It has been widely and accurately reported that Alex Mack can void the final three years of his contract and become a free agent after two seasons with the Cleveland Browns.

But the Browns also can escape either of the final two years of his deal. So both sides have some leverage.

A close look shows that the Jacksonville Jaguars really gave the Browns little to consider about matching the offer. It pays Mack well for two years, but it has no signing bonus, and though Mack can leave after two years -- he'll be 30 at that point -- the team can also let him go after three and thus not pay the final two.

Mack did receive fully guaranteed salaries of $10 million and $8 million in 2014 and 2015, according to ESPN’s Roster Management System.

He then can choose to stay or become a free agent again. What does he want to see these next two years that would keep him a Brown? Wins, he said.

If he stays, the third-year salary of $8 million is also fully guaranteed, which means he’d receive $26 million guaranteed.

After that, though, it’s up to the team.

Mack is due a $2 million roster bonus in the offseason before 2016, and another $2 million before 2017.

If the Browns pay either roster bonus, they keep Mack and also pay him a $6 million salary, a relative pittance if they feel Mack’s play warrants the roster bonus. That makes his salary-cap cost in both seasons $8 million.

But if they choose not to pay the bonus, the final two years or year would be wiped out and Mack would then become a free agent.

So Mack’s deal could be five years, it could be three or four at the team’s discretion, or it could be two years at his.

Total value of the deal if he stays all five years with the Browns: $42 million.

NFL Nation Buzz: Cleveland Browns

April, 16, 2014
Apr 16
video Browns reporter Pat McManamon discusses the team's plan with rehabbing quarterback Brian Hoyer.
Draft day looms ever closer. As it approaches, it seems appropriate to start your day with a tidbit or two each day on draftable guys -- with an eye toward those the Cleveland Browns might select. All information is courtesy of ESPN Stats and Information.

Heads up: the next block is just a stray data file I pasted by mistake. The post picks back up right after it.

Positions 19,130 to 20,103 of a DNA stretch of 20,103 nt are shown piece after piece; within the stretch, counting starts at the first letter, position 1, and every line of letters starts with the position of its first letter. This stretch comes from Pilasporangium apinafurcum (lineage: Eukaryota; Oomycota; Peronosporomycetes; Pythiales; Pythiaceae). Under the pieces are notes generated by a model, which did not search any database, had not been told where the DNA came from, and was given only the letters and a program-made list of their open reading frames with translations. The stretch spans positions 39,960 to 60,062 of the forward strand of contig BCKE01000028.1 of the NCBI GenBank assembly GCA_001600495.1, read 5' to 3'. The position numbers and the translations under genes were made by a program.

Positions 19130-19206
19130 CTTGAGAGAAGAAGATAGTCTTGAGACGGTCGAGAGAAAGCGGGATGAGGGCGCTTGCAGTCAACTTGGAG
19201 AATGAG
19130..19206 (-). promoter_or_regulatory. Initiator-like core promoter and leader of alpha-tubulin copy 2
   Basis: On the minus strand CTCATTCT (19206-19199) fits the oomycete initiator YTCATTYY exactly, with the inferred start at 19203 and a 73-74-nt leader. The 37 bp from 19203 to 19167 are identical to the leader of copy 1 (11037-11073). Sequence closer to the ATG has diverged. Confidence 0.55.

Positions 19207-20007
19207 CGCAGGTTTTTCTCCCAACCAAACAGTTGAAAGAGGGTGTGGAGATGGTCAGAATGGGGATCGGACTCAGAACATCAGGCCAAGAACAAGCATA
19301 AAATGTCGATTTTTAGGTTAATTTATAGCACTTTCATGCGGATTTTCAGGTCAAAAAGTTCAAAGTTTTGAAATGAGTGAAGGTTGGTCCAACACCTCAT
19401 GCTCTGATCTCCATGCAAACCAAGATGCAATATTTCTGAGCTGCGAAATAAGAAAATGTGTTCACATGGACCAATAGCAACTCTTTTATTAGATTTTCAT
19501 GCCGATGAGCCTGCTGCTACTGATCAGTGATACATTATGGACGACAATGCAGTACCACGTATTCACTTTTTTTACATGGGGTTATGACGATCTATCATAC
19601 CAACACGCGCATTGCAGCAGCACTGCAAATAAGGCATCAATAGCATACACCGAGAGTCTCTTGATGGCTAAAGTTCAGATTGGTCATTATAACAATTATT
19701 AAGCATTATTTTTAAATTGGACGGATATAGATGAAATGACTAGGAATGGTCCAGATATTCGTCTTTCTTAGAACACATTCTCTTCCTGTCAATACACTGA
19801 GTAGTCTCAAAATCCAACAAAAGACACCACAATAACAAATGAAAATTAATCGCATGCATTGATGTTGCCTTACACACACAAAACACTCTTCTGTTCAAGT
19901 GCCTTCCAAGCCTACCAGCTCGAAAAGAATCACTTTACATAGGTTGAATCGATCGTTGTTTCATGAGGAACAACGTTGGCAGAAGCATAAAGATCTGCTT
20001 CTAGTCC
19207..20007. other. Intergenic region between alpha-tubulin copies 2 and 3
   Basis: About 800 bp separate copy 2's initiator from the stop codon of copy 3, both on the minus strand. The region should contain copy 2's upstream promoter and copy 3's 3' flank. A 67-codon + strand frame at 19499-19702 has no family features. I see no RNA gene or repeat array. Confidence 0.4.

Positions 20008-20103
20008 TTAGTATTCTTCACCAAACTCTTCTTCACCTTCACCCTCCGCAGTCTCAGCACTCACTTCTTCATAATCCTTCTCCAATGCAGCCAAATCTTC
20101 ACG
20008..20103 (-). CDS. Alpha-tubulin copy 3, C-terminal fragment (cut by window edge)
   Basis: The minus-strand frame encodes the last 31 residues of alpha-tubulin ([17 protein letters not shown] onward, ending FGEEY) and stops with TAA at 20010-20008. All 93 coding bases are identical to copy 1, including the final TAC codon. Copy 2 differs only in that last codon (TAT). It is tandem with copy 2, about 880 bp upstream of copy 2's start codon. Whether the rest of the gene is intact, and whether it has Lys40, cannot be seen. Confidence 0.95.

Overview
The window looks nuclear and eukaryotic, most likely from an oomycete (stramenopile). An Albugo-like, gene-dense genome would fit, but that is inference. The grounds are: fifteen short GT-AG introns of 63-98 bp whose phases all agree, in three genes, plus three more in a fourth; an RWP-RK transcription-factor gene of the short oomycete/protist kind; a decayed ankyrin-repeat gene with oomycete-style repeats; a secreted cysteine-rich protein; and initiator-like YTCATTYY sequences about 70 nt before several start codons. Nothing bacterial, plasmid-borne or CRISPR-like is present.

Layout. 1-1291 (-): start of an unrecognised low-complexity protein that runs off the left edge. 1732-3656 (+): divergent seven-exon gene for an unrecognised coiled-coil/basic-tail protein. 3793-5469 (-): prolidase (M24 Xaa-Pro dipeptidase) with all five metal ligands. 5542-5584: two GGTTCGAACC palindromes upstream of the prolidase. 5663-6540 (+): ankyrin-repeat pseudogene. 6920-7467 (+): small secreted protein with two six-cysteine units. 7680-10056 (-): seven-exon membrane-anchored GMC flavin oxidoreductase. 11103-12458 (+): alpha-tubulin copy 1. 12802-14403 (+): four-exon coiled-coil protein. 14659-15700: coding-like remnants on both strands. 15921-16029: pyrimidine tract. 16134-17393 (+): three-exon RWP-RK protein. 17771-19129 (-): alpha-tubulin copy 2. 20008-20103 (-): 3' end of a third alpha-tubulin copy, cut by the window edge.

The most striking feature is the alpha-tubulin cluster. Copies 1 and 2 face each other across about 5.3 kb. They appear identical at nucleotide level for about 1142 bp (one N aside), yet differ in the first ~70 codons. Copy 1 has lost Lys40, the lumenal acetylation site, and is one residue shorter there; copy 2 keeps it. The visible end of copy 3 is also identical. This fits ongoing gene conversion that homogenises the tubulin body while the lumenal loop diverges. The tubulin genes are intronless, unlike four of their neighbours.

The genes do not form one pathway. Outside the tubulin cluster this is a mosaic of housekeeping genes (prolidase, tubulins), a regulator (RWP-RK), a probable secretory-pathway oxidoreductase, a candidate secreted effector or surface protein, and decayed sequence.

The best of the draftable quarterbacks against the blitz last season was Louisville’s Teddy Bridgewater. He completed 70.1 percent of his 117 passes against the blitz, for an average of 11.0 yards per attempt. Teams blitzed him on 27.5 percent of his throws. Second was Zach Mettenberger of LSU (10.4 YPA), and third A.J. McCarron of Alabama (10.9 YPA). No other draftable quarterback had a yards per attempt above 10 against the blitz. When it came to being under pressure, Bridgewater again ranked highest. He completed 53.5 percent for 7.2 yards per attempt. Blake Bortles averaged 7.8 yards per pass, but he completed 50.7 percent. Derek Carr had the poorest percentage under pressure -- 30.9 percent. Johnny Manziel was at 44 percent.
Cleveland Browns fans complained the past few years as the team sat idly by while free agency raged. The Browns fiddled while free agents burned holes in owners’ pockets.

Or something like that.

Since the 2014 version of free agency began, the Browns have spent $55.8 million in guaranteed money.

That’s the highest total in the AFC North, and following the matching of Jacksonville’s offer to Alex Mack, ranks third in the league in guaranteed money spent since March 11.

Which means the Browns rank third to the Bucs and Broncos in guaranteed money, with most of it going to Mack ($18 million reported, though the number has not been confirmed), linebacker Karlos Dansby ($12 million) and safety Donte Whitner ($13 million). The Browns started free agency with a glut of cap space, and they’ve not been shy about using it.

And they’ve spend more than $50 million in guaranteed contracts without even addressing the quarterback position.

Second in the division in spending are the Baltimore Ravens at $36.3 million, though their total does not include re-signing Dennis Pitta just before free agency began. That signing brings the Ravens' guaranteed money total to $52.3 million -- still short of the Browns.

Most of Baltimore’s money went to Pitta and offensive tackle Eugene Monroe ($19 million).

Take away those two re-signings and Baltimore’s guaranteed total of $18 million is more like a team that feels good about itself.

Same for the Bengals, a team that has made the playoffs three years in a row and feels it’s close to something good. Cincinnati has spent just $7.3 million in guaranteed money, the fourth lowest total in the league.

Pittsburgh? The Steelers never go overboard in free-agent spending and this year is no different. Their total of $8.7 million is just ahead of Cincinnati.
Teddy Bridgewater, Blake Bortles, and Johnny Manziel USA Today Sports, Getty ImagesTeddy Bridgewater, Blake Bortles and Johnny Manziel are options the Cleveland Browns will consider with their top pick in May's NFL draft.
And then there was one.